We already have certain Bachelors degree at certain local universities that were designed with direct input from certain industry partners and where most of the graduates end up heading to those industry partners for jobs later. So, that’s the idea behind a B.Tech – to address an immediate market need.

On the other hand, we still need people to dream up new ideas and to solve more abstract stuff. This is where the B.Eng is supposed to come in. Ideally, these people are supposed to be equipped with abstract problem solving skills and their syllabus is biased at something like a 80/20 level with more theory and less practical.

So, these people are supposed to dream up the next big thing and to design future technology. This group of people are supposed to fill up the market need for say, research, development and design work – stuff where you end up sitting in front of a PC for most of the day instead of getting your hands dirty on the line.

In terms of professional registration, the second group of people need to be registered as is already done under the law. However, the issue is whether the first group of people should also fall under the BEM is something arguable. At the moment, they do fall under BEM if their degrees are accredited by the EAC.

So, what happens to the B.Tech people when we split the engineering courses up. They were previously under the BEM and so, the natural idea is to extend this to include a new board that caters to the registration of these B.Tech people.

Anyway, a lot of people will disagree with what I’ve said because I also thought it weird at first, but that’s generally the idea that I caught onto last year. We cannot deny that there is a disconnect between what our universities supply and industry needs. This is one of the ways to plug the gap.

Now, back to the actual text of the Bill itself.

The definitions:

“technologist” means a person who applies knowledge of mathematics, science and technology specialisation to defined procedures, processes, systems or methodologies;

One can even argue that medicine is covered by this, which I think is the intent of the bill – to include medical technologists. There is a growing demand for medical technologists – i.e. people who can maintain modern medical equipment – as the number of hospitals in this country is also growing.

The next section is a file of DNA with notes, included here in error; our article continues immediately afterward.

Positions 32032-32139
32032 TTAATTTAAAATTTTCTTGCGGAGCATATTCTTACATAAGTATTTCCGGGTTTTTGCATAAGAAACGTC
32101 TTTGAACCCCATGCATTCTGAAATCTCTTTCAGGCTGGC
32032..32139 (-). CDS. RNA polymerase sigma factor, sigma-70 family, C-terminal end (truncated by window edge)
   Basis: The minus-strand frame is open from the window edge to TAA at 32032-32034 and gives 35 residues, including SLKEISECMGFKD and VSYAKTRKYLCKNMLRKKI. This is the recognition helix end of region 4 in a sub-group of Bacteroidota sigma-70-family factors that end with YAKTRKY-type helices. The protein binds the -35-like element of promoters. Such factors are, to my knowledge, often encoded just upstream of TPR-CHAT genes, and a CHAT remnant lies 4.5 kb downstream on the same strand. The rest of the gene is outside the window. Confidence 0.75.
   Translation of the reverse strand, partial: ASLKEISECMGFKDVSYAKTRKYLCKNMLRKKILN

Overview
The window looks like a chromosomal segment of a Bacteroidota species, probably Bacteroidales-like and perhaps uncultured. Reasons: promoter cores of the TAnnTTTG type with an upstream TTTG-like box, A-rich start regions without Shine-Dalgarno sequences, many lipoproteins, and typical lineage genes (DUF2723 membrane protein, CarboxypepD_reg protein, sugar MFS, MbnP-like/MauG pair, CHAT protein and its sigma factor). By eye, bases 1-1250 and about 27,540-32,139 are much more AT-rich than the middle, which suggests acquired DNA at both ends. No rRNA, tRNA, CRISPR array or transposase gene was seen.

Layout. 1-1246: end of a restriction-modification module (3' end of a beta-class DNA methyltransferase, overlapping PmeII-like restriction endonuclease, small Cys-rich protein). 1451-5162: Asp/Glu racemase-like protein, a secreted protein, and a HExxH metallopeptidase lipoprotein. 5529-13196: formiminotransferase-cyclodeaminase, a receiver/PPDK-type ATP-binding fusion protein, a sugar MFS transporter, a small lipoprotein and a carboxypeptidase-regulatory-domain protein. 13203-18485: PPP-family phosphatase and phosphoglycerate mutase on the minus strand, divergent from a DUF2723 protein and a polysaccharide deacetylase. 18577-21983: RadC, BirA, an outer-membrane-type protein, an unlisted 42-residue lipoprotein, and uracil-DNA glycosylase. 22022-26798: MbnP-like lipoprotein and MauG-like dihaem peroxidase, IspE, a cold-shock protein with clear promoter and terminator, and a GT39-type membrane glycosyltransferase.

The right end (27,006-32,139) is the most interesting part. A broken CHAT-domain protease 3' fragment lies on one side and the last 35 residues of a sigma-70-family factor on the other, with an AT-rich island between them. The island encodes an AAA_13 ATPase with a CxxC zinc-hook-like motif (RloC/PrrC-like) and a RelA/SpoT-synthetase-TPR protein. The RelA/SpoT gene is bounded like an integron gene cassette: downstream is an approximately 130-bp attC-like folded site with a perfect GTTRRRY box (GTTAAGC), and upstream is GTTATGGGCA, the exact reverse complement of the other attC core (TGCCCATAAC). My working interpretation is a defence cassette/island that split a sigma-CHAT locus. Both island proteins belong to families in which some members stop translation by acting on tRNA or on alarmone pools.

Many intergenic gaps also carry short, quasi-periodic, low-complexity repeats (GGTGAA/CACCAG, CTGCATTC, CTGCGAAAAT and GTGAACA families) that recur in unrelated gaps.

I think that this is the idea that we can imply from the definitions:

“technical services” means services provided in connection with any operation, product testing, product commissioning and product maintenance and includes any other technical services approved by the Board;

“technology services” means services in connection with product development, manufacturing, operation, product testing, product commissioning and product maintenance and include any other technology services approved by the Board;

I think the issue that most people will take with the bill, particularly the IT people, are S.20 and S.21 of the bill that provides for the registration of these professionals. Any recognised degree in “Technology” is mentioned explicitly. So, if someone graduated with an IT degree, they might fall under this category but I think that the intent is to capture the B.Tech people.

The rest of the bill seems to be quite boiler plate.

So, I think that the bill is rather innocuous as it is. Unlike the CPB, which sought to limit the ability of people to work within the computing field and to limit the ability of someone to sell their services to the CNII industries, this one doesn’t.

As of this moment, this bill just just for the purpose of registration. I think that whomever are behind this bill probably learned a lesson from the CPB2011 mismanagement and will hopefully keep this bill as innocuous as it presently stands.

Constitutional Complexity

I have been reading a couple of books on our Consti and the more that I read, the more I’ve come to realise that our Consti is a complex creature, which was conceived from a bed of compromises made in the interest of expedience. That doesn’t make it a bad document, it just makes it a complicated one.

However, what interests me most about reading the Consti is the rich history that has gone into it through the years. I am learning a lot about our country’s history through the years, from our founding fathers through the various crises and their amendments, which results in the state of our federation today.

The big question is whether or not our Consti has been worth more than the paper that it is written on. In certain ways, it has been trampled upon with the concentration of power in the central government and the subjugation of the judiciary, which totally undoes the concept of power separation.

Separation of power is a fundamental part of any working government lest it degenerate into a dictatorship, quasi or otherwise. Regardless of whether our Consti is right or wrong, I still think that it is a document that needs to be respected, especially by members of our legislative.

I do not like that my fundamental freedoms are being trampled over by legislation. I want to be able to gather anywhere, with anyone and at any time without having to obtain informed consent from anyone. Personal liberties are extremely important to me.

I hope that my learning of the Consti is not going to turn me into a grumpy old man.